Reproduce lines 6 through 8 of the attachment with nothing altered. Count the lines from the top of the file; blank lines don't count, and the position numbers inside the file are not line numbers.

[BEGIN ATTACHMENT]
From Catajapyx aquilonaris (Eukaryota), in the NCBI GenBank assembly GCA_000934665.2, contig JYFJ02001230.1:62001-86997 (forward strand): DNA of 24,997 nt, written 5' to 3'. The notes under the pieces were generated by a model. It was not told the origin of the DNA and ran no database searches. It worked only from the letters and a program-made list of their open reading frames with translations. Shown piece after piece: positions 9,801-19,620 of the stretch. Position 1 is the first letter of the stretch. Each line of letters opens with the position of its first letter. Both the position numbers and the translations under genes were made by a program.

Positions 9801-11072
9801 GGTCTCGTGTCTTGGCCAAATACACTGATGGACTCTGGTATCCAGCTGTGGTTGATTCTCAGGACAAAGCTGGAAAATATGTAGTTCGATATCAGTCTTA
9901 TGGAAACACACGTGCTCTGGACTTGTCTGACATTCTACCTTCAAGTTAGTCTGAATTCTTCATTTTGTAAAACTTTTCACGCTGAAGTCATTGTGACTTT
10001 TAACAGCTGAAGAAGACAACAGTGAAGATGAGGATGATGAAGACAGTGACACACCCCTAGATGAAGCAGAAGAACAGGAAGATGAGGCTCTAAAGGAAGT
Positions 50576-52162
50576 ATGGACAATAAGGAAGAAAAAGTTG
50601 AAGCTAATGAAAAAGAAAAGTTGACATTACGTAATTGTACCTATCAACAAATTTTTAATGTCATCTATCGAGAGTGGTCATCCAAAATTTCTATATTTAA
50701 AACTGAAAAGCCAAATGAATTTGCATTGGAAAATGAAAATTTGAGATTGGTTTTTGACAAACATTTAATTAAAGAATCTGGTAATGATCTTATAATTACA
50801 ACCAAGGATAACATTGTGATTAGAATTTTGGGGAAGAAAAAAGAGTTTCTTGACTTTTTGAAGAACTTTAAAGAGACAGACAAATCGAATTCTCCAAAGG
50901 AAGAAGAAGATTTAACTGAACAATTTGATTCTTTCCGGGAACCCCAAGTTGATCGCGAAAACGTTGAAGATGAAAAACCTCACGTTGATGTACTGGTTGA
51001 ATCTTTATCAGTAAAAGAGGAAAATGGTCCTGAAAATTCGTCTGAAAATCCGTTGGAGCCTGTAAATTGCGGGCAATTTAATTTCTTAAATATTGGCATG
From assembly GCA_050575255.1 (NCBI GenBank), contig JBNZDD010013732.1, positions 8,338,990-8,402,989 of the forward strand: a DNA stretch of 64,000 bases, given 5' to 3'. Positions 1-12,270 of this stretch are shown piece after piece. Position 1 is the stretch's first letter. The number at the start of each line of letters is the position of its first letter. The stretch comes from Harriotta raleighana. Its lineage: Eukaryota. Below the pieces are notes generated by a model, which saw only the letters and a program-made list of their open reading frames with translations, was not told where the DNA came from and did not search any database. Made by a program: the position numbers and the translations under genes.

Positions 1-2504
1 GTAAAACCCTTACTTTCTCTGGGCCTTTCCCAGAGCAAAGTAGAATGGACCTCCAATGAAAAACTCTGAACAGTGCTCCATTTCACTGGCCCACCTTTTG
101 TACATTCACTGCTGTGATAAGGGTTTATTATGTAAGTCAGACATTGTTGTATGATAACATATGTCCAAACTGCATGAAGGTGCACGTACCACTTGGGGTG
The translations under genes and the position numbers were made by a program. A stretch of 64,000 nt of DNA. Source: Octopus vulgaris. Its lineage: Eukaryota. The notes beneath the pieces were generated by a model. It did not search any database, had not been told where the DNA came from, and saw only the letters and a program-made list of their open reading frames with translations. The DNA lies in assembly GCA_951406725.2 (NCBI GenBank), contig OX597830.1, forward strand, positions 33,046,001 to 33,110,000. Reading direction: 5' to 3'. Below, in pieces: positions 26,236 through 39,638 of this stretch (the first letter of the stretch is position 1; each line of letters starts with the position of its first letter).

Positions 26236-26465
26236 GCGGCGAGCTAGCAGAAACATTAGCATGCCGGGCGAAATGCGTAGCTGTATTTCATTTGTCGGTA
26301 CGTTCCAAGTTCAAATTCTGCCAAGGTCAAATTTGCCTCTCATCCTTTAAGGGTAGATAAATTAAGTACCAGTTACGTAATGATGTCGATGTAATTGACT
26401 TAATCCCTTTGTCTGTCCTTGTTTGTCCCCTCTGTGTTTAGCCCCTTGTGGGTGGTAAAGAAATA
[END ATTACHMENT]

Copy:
Positions 50576-52162
50576 ATGGACAATAAGGAAGAAAAAGTTG
50601 AAGCTAATGAAAAAGAAAAGTTGACATTACGTAATTGTACCTATCAACAAATTTTTAATGTCATCTATCGAGAGTGGTCATCCAAAATTTCTATATTTAA